Reinvention of a timeless icon: the Cartier Santos de Cartier

By Dimitri Tsilioris , January 9 2019

The Cartier Santos de Cartier is an effervescent icon of watchmaking. Released in the early 1900s, the Santos was the world’s first true wristwatch – created for and named after Brazilian aviation pioneer Alberto Santos-Dumont, for whom Parisian watchmaker Louis Cartier created an alternative to the pocketwatch which could be worn on the wrist, so that Santos-Dumont could keep both hands on the aircraft controls. 

Cartier's audaciously original design solidified the watch's status as definitive icon of both horology and fashion.

Fast forward to 2019 and, after many a different variation, we have the latest version of the acclaimed Cartier Santos de Cartier

Throughout its years in the limelight, the Santos de Cartier has been chopped and changed, but all the while its foundational style has been left unaltered – and this is certainly so with the latest model.

In keeping with its long-standing tradition, the Cartier Santos de Cartier (reference WSSA0013) features a once-upon-a-time radical square case that sits 39.8mm in diameter, 47.5mm in length and a very thin 9.08mm in profile.

The stainless-steel chassis has been brushed impeccably, and the raised bezel has been mirror-polished to a degree where is exhibits an almost flawless gleam.

The case is sporty, functional, wearable and supremely comfortable. The tipped crown guards protect the gem-filled hexagonally shaped crown, an iconic trait of the Santos, and something that people instantly relate back to Cartier.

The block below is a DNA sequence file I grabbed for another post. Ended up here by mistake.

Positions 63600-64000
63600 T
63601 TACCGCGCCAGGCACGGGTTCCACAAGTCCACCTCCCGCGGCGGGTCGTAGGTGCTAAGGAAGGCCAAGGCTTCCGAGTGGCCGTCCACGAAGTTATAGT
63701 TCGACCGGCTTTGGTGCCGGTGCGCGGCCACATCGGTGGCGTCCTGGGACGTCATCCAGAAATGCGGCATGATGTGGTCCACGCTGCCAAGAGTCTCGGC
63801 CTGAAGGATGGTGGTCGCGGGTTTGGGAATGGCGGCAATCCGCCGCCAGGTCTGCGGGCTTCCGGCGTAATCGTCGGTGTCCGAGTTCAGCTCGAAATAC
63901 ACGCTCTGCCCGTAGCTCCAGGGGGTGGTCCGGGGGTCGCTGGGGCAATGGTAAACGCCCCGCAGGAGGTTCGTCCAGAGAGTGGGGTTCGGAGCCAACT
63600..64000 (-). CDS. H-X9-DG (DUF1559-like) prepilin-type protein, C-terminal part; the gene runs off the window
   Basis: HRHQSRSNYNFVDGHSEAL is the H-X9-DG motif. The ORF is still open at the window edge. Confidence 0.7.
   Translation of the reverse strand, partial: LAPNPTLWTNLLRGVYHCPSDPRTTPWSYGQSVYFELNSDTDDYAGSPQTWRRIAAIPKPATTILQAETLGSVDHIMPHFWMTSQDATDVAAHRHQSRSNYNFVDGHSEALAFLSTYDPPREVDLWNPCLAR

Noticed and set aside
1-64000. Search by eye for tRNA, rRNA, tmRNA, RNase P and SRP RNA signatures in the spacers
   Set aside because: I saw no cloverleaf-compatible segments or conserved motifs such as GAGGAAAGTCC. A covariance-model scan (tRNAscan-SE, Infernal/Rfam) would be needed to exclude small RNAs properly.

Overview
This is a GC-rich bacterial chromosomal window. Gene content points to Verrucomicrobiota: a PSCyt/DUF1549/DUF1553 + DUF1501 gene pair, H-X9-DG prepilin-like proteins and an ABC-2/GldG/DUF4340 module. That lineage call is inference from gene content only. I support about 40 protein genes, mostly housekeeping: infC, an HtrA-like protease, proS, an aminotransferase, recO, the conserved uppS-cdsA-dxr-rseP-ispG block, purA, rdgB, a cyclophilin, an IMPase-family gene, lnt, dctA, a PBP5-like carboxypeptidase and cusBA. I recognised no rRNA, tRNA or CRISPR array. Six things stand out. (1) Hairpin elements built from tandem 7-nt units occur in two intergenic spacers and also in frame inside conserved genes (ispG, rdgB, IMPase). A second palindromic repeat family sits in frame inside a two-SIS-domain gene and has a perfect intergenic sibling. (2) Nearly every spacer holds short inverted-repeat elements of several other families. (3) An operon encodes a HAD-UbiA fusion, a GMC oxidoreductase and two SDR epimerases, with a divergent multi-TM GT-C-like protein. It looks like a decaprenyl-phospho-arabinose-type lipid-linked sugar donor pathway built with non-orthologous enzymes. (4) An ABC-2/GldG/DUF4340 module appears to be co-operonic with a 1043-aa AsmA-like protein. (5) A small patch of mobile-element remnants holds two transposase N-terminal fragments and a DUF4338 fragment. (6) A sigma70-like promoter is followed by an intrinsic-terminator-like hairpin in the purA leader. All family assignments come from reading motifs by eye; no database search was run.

But beyond its high levels of versatility, the Santos de Cartier can very easily be dressed up in a more formal setting. Therein lies the eloquent beauty of the Santos, in that it can be as formal or as casual a timepiece as you like.

The standout feature of the latest model WSSA0013 is its stunning metallic blue dégradé dial. This particular method of finishing enables the artisan to create a graduated look, wherein the centre of the dial seems much lighter than the edges. The sunray-burst finishing brilliantly accentuates this technique.

Some may claim to there being too much blue, but Cartier being Cartier have exercised some wonderful stylistic maturity with the addition of reflective mirror-polished Roman numeral hour markers, luminescent material-filled hour and minute hands, a discreet black-background date aperture and an elongated sweeping-seconds hand.

All in all, the approach that Cartier have taken with the latest Santos de Cartier model is one that I think yearns to be appreciated. There’s an enormous amount of carefully-considered and well-executed details throughout the piece.

Take the progression from the graduated blue dial to the vertically brushed case, as an example. Both feature a very similar texture, and if placed together they would no doubt clash. But sitting between these texturally comparable parts of the Santos de Cartier is the mirror-polished bezel, providing a smooth disparity between the coarser look of the dial and the case.

Powering the Santos de Cartier is the calibre 1847 MC, Cartier’s automatic entry-level manufacture movement with a power reserve of 48 hours and key components made of nickel phosphorus to reduce the effects of magnetism.

Cartier’s Santos de Cartier is a sound package that embodies the quintessential traits that I liken to a watch that is truly timeless. No smokes and mirrors, no flashy facades, just quality watchmaking. The Cartier Santos de Cartier with the graduated metallic blue dégradé dial will be unveiled in Geneva next week at the 2019 SIHH watch show, and will cost US$6,850.

Also read: How 'aviator watches' took flight


Dimitri Tsilioris is a Sydney-based watch writer enthralled by the intricate world of tiny mechanisms, who suspects he’ll never find the ‘perfect’ watch but will never give upon searching for it.

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